• coroners;
  • death investigation;
  • managerialism;
  • public engagement;
  • public safety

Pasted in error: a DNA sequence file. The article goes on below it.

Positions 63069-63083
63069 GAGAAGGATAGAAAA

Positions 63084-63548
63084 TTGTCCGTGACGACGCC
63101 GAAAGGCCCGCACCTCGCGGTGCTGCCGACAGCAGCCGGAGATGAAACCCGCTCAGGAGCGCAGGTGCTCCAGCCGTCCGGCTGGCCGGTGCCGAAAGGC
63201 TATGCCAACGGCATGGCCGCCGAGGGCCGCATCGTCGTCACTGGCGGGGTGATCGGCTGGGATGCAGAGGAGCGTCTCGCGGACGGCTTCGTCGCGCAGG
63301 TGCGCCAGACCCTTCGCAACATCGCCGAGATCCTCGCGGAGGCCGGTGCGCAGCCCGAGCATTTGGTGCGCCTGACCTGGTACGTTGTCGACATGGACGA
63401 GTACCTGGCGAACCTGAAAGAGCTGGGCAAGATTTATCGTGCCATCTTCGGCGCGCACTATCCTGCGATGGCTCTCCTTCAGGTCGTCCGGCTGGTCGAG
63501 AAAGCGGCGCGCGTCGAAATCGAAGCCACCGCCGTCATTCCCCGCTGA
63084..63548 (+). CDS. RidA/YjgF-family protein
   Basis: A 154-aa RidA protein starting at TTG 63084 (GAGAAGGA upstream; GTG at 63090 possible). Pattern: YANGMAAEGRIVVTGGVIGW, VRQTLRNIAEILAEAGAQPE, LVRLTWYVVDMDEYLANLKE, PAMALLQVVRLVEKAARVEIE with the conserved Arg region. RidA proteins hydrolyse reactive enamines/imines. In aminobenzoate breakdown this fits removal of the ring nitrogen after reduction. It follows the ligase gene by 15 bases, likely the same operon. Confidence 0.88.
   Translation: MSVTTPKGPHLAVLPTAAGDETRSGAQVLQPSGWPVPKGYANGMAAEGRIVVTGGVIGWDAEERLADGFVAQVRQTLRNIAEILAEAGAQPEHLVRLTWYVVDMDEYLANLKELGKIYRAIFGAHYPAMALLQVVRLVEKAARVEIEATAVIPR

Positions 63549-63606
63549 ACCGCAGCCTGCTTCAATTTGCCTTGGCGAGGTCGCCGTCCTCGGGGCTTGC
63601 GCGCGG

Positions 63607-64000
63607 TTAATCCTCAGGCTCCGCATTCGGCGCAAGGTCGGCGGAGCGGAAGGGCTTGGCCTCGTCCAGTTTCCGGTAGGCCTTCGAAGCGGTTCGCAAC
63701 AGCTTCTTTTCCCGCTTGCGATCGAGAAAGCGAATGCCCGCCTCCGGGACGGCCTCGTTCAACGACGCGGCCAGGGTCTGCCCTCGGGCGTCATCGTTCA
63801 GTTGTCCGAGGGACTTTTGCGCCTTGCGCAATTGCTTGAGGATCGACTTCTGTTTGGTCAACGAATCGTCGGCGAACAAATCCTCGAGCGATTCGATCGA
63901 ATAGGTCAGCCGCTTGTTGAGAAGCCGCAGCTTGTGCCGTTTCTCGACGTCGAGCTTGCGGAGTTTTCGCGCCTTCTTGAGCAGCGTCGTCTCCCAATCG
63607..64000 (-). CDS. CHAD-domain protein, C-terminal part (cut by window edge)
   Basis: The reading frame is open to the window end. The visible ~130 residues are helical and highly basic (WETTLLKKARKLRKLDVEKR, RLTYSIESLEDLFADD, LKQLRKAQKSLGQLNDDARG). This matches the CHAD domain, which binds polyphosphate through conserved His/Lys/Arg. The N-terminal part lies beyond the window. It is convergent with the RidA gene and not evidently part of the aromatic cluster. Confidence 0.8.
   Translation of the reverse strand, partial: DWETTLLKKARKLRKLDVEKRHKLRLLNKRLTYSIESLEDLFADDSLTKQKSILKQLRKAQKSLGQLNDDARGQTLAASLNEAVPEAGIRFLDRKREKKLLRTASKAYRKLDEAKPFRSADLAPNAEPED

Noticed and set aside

This paper demonstrates how general trends in the management of public institutions, and a specific turf war between the doctors and lawyers in Ontario, Canada, have combined to shape an important risk regulatory decisionmaking process: the coroner's inquest. Drawing on ethnographic evidence, I show how the priorities of managerialism, and the collateral effects of physician coroners battling with lawyers, have reduced the number of public inquests convened in Ontario by 80 per cent over a 20-year period. Where many public safety decisions affecting the province's legal, policy, and physical environments were once made at public inquests, they appear now more likely to be made in private. The paper examines the implications of reduced public participation in the analysis of, and response to, death.